I think the book itself is just lovely to look at. Did you know that in all those glossy book jackets, covers and even the thread in the bindings, books are loaded with plastic? Skyhorse Publishing did a lovely job working with Beth Terry to make sure if there was any plastic in the book, it was as minimal as can be. The result is a book that is so eye-catching, I want to use it as decoration now!

Overall, I felt like I learned from Plastic Free in more ways than one. Some of the information that Beth provided as far as what you can do with your household cleaners and personal care products to reduce your plastic usage I felt I already knew, but I appreciated the reminders. The take back programs and some of the product links were new to me. Above all, I appreciated all her hard work and diligence to tackle a project so daunting. I’m inspired and challenged to look at my life and find ways to eliminate plastics and re-purpose what is already here.

BUY IT!

You can purchase your own copy of Plastic Free at BuyGreen.com (where your book is guaranteed to arrive in plastic-free packaging) or Amazon.com.

WIN IT!

For your own chance to win a copy of Plastic Free: How I Kicked the Plastic Habit and How You Can Too, enter by leaving a comment and using our Rafflecopter system below.

The winner will receive 1 copy of the book. Contest is open to the US only.

MANDATORY ENTRY: Visit My Plastic Free Life and tell us one thing you have learned about plastic or one area in which you hope to decrease your plastic usage! You must enter your name and email address in the Rafflecopter entry system for your entry to count, after leaving a comment on this blog post.

Leave a valid email address so we can contact you if you win. Email addresses in Rafflecopter are not made publicly visible. Please leave the same valid email address in your mandatory comment so we can verify entries.

This is a joint giveaway with Pug in the Kitchen and Natural Parents Network. You may enter at one site only, and we’ll be recording IP addresses to ensure that there are no duplicate entries. That said, please do visit and enjoy both sites!

BONUS ENTRIES:
See the Rafflecopter entry system for bonus entries to increase your chance of winning after completing the mandatory entry. All bonus entries are entered directly into Rafflecopter. Give it a try, and email or leave a comment if you have any questions!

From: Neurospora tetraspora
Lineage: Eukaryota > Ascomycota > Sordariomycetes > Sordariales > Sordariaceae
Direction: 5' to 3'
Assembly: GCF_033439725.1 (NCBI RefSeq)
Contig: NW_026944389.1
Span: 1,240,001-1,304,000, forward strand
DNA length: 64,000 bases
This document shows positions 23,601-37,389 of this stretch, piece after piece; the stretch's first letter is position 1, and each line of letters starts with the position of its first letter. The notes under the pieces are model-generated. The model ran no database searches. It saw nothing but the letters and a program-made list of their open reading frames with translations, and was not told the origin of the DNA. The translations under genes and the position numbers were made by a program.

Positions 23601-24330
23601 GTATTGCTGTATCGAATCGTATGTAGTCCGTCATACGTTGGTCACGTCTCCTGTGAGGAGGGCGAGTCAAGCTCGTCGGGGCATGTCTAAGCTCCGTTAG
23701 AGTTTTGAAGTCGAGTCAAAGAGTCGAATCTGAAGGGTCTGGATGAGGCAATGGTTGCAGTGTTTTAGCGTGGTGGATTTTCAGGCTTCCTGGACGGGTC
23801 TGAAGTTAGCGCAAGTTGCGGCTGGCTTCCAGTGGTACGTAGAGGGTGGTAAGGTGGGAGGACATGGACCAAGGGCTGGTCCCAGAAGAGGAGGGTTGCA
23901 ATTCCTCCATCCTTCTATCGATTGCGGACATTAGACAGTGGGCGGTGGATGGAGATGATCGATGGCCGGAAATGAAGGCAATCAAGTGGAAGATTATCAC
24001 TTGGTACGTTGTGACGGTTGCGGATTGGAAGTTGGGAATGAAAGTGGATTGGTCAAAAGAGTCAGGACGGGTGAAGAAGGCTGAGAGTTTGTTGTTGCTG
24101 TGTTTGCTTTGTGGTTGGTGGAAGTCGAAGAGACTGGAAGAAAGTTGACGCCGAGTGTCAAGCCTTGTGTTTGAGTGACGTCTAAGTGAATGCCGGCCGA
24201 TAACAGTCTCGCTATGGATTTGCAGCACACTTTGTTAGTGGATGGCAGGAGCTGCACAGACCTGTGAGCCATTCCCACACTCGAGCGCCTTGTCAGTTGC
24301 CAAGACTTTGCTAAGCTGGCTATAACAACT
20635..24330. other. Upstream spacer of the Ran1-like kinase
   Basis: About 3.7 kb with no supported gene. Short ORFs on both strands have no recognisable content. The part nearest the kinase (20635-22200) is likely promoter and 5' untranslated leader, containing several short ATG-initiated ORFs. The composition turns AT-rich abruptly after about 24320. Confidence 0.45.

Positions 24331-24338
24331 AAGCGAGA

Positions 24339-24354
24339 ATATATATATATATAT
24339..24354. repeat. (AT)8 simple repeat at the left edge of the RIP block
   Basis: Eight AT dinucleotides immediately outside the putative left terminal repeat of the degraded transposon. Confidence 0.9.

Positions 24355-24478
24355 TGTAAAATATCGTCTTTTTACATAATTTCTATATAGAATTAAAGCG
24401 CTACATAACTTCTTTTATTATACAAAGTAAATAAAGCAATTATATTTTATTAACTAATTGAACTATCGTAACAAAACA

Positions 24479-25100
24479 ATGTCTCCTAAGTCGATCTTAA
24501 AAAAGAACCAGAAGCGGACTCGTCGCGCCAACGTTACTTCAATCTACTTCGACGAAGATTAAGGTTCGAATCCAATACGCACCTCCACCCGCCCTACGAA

a Rafflecopter giveaway

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Disclosure: Our reviewer received a sample product for review purposes.
Amazon links are affiliate links.
We try to seek out only products we think you would find
relevant and useful to your life as a natural parent.

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Information About Our Reviewer:

Laura is a stay at home mama to two spunky little ones. She’s learning day by day with her family as they strive to live as naturally as possible. She’s also cooking from scratch, hanging cloth diapers on the line (in full view of the neighborhood!), growing and preserving their food, breastfeeding, homebirthing, and spending lots of time in the great outdoors. Laura loves to learn and her family provides more than enough for her to draw from! She shares what she learns at Pug in the Kitchen.

4 Responses to Giveaway: Plastic Free Book $20 ARV CLOSED

  1. Jessica P.  

    I already use reusable grocery bags and reusable produce bags,carry a stainless steel water bottle,buy from the farmers market,and buy in bulk; but I really want to start taking reusable containers for leftovers when I go out to eat, and stop using ziploc bags!

  2. Jeri Thurber  

    I learned that all repared soy milk cartons contain plastic! boo!

  3. Brittany Poole

    I would like to start recycle in general..plastic and all.

  4. julie c

    I would like to use less plastic bags for lunches/snacks etc… We do recycle but not all (types of plastic) is allowed. Thanks